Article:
In 2004, the Makran Coastal Highway was constructed in Pakistan. This new road connected Karachi with the port city of Gwadar, and also facilitated tourists to access the Hingol National Park, which is 240 kms (150 miles) away from Karachi. This park is home to the remarkable ‘Balochistan Sphinx’, a colossal rock formation.
Not far from this peculiar rocky outcropping is another peculiar structure called the ‘Princess of Hope’ (shown in the image below). Though these strange looking structures are believed to be the result of wind and rain carving the landscape, one can’t help but wonder if there is more to the story.
Today, archaeologists are exploring the vast amount of evidence, suggesting that civilizations existed in ancient times prior to recorded history, and that advanced technology was in use thousands of years before it was officially invented. Additionally, the Great Sphinx of Egypt is gaining more attention due to weathering patterns that point to a much earlier date of its creation.
Bibhu Dev Misra, an Indian author and indipendent researcher, has commented that the Sphinx of Balochistan in Pakistan could be much older than its Egyptian equivalent when its location is taken into consideration. He described the site as a “gigantic, rock-cut, architectural complex”.
In his writing, Dev Misra gave an account of the Sphinx, saying:
A cursory glance at the impressive sculpture shows the Sphinx to have a well-defined jawline, and clearly discernible facial features such as eyes, nose, and mouth, which are placed in seemingly perfect proportion to each other.
According to Dev Misra, just like the Sphinx at Giza, the Pakistani formation appears to include a head-dress similar to the Nemes head-dress worn by the ancient Pharaohs, with its striped markings on a cloth which covers the crown and the back of the head of its wearer. The flaps hanging down near the ears are also clearly visible on the Balochistan Sphinx, whilst the horizontal groove resembling the pharaonic headband can be seen adorning the forehead.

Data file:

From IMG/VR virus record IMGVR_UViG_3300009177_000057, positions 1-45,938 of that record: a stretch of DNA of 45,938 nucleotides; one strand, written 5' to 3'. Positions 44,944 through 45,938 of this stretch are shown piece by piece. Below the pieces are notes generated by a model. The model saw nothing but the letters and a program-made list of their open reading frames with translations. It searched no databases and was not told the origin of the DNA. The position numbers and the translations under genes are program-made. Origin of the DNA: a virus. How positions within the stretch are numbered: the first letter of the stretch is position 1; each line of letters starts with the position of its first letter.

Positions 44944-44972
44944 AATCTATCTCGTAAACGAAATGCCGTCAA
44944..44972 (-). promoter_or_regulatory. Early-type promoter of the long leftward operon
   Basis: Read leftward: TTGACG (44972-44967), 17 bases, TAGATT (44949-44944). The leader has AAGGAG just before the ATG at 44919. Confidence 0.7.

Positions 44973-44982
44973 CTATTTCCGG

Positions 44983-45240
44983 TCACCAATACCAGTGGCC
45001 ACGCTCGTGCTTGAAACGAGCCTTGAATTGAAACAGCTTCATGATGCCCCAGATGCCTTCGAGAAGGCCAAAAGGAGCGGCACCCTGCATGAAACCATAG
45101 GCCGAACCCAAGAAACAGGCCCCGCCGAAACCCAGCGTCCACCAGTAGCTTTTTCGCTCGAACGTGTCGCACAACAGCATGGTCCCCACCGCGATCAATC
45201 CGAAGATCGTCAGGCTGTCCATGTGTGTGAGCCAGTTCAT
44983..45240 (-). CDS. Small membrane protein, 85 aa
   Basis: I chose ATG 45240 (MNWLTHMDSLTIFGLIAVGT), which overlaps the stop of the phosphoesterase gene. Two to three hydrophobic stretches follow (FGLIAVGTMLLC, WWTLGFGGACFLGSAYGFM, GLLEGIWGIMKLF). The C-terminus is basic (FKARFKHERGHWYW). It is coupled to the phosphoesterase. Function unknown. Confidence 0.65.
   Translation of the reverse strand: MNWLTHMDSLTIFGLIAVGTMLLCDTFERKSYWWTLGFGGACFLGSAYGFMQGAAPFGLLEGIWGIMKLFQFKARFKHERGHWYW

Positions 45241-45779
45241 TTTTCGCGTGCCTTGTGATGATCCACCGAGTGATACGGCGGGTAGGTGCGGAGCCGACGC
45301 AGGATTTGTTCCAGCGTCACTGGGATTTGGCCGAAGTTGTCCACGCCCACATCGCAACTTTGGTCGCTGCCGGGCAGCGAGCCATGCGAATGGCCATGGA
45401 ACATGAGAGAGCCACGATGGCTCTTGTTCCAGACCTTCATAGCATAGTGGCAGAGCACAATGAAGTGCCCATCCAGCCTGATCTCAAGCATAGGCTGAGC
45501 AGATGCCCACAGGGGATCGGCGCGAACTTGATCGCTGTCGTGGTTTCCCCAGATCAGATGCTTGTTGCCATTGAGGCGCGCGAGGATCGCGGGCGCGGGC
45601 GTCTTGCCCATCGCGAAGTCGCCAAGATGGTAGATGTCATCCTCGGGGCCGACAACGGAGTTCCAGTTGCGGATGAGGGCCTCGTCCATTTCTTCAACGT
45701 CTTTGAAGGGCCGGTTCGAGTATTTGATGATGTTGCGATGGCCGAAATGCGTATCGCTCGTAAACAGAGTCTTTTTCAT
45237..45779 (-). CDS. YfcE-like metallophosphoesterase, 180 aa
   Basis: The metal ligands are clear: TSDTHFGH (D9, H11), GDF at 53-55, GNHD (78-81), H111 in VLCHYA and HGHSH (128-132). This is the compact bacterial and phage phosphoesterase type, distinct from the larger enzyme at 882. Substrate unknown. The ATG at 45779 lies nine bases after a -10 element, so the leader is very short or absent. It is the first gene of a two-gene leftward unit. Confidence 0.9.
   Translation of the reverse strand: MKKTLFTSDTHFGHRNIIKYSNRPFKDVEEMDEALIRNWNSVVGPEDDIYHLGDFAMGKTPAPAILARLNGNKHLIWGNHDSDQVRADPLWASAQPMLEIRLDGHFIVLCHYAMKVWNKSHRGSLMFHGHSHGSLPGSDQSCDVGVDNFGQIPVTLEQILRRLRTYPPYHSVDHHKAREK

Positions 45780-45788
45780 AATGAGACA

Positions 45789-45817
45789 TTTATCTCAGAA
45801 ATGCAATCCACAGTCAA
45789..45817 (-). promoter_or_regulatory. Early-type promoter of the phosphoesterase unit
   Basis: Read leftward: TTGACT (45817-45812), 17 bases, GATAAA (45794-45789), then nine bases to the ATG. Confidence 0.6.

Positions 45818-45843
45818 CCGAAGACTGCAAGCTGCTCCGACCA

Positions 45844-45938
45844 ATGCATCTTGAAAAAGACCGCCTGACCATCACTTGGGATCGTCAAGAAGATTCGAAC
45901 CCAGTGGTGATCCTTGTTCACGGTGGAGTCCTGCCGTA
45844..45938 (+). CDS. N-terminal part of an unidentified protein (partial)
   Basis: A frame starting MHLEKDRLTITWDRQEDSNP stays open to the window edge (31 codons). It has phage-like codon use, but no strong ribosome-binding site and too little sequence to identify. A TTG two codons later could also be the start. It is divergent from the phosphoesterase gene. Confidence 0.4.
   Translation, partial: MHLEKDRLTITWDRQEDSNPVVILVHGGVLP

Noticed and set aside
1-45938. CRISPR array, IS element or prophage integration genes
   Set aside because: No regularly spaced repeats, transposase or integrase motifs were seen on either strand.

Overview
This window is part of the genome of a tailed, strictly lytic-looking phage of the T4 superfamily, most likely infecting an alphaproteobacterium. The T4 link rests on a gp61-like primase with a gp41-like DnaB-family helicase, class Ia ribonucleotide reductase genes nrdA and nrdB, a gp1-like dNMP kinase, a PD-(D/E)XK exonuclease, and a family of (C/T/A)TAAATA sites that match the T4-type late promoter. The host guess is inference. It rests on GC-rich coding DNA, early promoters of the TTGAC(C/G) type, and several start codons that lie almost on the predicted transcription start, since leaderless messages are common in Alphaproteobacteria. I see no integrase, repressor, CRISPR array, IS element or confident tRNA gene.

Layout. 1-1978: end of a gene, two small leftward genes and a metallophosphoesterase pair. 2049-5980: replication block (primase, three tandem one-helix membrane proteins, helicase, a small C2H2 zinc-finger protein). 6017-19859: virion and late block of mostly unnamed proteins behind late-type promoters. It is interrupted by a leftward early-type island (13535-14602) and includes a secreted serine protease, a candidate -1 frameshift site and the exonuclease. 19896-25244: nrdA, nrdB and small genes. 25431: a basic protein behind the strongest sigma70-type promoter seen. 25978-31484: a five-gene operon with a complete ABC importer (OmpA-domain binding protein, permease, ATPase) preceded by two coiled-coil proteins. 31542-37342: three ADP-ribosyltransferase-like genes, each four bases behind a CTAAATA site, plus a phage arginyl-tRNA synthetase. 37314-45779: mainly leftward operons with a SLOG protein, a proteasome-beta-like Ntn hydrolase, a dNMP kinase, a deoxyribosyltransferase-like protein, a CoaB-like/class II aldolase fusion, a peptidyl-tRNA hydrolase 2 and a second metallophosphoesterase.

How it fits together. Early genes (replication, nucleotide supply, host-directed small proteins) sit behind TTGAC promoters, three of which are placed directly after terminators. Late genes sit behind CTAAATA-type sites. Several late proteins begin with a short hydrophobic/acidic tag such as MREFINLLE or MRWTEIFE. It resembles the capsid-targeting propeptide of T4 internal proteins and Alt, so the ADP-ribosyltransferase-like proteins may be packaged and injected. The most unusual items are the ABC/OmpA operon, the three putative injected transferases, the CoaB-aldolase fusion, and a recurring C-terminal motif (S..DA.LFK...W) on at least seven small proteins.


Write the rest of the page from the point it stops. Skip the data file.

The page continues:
The legs and paws of the mythical beast are also clearly defined. Dev Misra writes:
One can easily make out the contours of the reclining forelegs of the Sphinx, which terminate in very well-defined paws. It is difficult to see how nature could have carved out a statue that resembles a well-known mythical animal to such an astonishingly accurate degree.
Dev Misra further points out that the Sphinx stands atop an impressive temple platform that features some rather uncommon features. As illustrated below, there are distinctive niches and columns-like structures in the rock beneath the Sphinx formation.
The presence of symmetrical features across the area could be interpreted as the result of human effort, thus negating the popular opinion that the site was created by nature. Evenly shaped formations like steps give credence to the theory that the site is more than an accidental resemblance to a temple.
Dev Misra stated that the steps were evenly divided and of equivalent size, giving the site a feeling of magnificence. It was evident that the rocky architectural complex had been exposed to severe weather and had been concealed by layers of sediment, hiding the more intricate details of the carvings.
Although mainstream researchers found these Baluchistan structures to be nothing but a natural rock formation in their geological studies, out-of-the-box thinkers like Dev Misra firmly believe that investigative work and correct analysis of this distant location in Pakistan might prove to be the discovery of another forgotten civilization that existed even before the ancient Egyptian period or Gobekli Tepe in Turkey. It is only a matter of time to determine the outcome.